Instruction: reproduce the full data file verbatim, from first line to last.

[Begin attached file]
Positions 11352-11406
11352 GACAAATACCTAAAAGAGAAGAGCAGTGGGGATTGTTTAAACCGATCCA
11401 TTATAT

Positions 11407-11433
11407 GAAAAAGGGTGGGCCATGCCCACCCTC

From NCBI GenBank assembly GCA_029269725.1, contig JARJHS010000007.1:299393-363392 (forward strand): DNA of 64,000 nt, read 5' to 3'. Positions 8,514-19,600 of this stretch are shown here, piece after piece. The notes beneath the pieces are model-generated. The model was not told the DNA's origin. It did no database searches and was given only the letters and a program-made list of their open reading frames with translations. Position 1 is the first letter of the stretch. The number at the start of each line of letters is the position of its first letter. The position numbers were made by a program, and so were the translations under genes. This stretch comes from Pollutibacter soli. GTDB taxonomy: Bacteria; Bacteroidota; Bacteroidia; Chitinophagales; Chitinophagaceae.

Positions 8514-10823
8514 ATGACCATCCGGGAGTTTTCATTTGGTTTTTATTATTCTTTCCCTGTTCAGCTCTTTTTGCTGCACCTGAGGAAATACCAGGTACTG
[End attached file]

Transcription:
Positions 11352-11406
11352 GACAAATACCTAAAAGAGAAGAGCAGTGGGGATTGTTTAAACCGATCCA
11401 TTATAT

Positions 11407-11433
11407 GAAAAAGGGTGGGCCATGCCCACCCTC

From NCBI GenBank assembly GCA_029269725.1, contig JARJHS010000007.1:299393-363392 (forward strand): DNA of 64,000 nt, read 5' to 3'. Positions 8,514-19,600 of this stretch are shown here, piece after piece. The notes beneath the pieces are model-generated. The model was not told the DNA's origin. It did no database searches and was given only the letters and a program-made list of their open reading frames with translations. Position 1 is the first letter of the stretch. The number at the start of each line of letters is the position of its first letter. The position numbers were made by a program, and so were the translations under genes. This stretch comes from Pollutibacter soli. GTDB taxonomy: Bacteria; Bacteroidota; Bacteroidia; Chitinophagales; Chitinophagaceae.

Positions 8514-10823
8514 ATGACCATCCGGGAGTTTTCATTTGGTTTTTATTATTCTTTCCCTGTTCAGCTCTTTTTGCTGCACCTGAGGAAATACCAGGTACTG